Audi's A7 Jack driverless car has begun its two-day, 550-mile journey from San Francisco to Las Vegas in what could be the longest recorded ride for an autonomous vehicle.

The end destination is this year's Consumer Electronics Show, where the German automaker will offer tours of the A7 Jack and unveil the software and hardware that give the car its self-driving capabilities, according to Chinatopix.

The vehicle's sensors and cameras are designed for mapping out the road and recognizing signs, objects and cars ahead.

Additional features include a laser scanner behind the front grille that serves as back-up for detecting objects on the road, as well as two buttons that will switch the car into self-driving mode when the driver presses them at the same time, The Telegraph reported.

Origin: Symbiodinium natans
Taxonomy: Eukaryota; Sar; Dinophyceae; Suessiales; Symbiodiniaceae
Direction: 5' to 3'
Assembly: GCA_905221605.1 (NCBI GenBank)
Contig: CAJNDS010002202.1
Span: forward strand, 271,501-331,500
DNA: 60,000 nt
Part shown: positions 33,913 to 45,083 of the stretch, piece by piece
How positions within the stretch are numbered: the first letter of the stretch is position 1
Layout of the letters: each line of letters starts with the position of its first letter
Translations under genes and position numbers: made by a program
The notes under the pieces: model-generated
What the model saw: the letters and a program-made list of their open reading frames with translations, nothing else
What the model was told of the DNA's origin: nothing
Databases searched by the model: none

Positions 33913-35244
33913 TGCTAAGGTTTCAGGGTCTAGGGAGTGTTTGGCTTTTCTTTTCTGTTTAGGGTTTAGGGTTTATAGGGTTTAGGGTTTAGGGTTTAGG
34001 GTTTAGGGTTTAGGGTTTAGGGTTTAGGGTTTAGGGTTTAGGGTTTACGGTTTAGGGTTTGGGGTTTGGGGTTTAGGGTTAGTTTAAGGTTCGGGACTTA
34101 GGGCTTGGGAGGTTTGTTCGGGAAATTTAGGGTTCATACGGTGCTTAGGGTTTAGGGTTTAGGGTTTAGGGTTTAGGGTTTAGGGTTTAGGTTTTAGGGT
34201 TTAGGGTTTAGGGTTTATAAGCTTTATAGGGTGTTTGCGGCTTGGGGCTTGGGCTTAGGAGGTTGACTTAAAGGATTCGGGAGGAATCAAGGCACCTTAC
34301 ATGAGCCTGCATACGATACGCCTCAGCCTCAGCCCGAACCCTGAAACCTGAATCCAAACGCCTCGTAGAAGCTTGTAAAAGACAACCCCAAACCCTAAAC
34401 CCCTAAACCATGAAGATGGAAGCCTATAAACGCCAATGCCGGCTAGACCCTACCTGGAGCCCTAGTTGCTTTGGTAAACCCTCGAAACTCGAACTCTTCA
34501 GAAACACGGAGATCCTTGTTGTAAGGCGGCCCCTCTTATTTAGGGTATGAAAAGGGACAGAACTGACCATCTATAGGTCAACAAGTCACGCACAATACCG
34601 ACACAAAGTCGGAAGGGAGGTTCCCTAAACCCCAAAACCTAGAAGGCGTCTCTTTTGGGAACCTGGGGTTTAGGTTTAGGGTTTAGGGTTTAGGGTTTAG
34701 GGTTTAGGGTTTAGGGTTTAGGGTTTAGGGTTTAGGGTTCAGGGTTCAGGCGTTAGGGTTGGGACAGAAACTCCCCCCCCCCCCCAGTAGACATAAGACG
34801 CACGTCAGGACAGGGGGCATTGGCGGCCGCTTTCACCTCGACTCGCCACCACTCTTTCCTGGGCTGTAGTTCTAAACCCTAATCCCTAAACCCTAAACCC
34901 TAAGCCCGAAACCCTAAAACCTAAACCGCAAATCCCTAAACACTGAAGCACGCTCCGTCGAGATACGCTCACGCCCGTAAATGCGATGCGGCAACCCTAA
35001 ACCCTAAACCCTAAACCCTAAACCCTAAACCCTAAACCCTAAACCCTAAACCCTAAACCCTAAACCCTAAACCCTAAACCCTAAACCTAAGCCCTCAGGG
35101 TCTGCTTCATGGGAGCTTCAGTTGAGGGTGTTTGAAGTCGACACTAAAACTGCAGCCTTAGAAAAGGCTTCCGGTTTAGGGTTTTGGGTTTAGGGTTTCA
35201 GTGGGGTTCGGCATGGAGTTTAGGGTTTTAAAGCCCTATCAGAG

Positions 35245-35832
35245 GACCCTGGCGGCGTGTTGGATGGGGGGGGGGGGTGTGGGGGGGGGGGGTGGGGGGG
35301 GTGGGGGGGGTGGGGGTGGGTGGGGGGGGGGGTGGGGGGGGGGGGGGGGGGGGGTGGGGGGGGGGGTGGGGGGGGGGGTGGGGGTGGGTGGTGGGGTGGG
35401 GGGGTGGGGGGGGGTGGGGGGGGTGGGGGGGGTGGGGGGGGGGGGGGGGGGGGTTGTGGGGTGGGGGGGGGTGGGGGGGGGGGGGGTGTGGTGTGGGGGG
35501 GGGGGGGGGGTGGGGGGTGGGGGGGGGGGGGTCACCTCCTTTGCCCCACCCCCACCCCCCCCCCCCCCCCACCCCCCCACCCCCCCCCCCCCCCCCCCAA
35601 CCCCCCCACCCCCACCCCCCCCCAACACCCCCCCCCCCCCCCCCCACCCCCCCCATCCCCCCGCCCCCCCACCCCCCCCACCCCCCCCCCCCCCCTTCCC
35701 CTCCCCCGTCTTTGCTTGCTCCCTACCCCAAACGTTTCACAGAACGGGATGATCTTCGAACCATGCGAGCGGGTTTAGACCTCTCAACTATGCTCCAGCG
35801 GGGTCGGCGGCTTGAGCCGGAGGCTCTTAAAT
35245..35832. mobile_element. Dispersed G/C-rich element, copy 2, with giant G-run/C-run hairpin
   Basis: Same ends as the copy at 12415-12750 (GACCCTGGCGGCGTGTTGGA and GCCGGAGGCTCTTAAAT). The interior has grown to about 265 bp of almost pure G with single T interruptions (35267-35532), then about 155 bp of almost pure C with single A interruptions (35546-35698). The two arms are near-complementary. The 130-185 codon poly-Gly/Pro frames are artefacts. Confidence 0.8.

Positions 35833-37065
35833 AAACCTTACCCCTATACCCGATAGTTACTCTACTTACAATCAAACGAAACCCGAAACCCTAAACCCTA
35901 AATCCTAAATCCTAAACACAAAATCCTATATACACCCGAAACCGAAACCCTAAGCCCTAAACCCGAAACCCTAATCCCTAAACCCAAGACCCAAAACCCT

The A7 Jack is capable of breaking, changing lanes and accelerating on its own up to 70 miles per hour, but the driver must take over once the car reaches the edge of a town or city. The vehicle can tell if the driver takes over and will pull over safely and stop if the driver doesn't resume control.

"My expectation is that I'll get extremely bored after a couple of minutes, because that's what we want to show," said Daniel Lipinski, Audi's head of development on the project. "We want to show how the vehicle drives in scenarios where the customer, his load is going down and you don't want to drive because it's too boring."

Audi says it will be a few years before its driverless car will be available to consumers due to current road limitations, Chinatopix reported.

Other automakers currently involved in the autonomous race include Tesla Motors, with CEO Elon Musk claiming that his self-driving cars will still allow drivers to take control when they want to.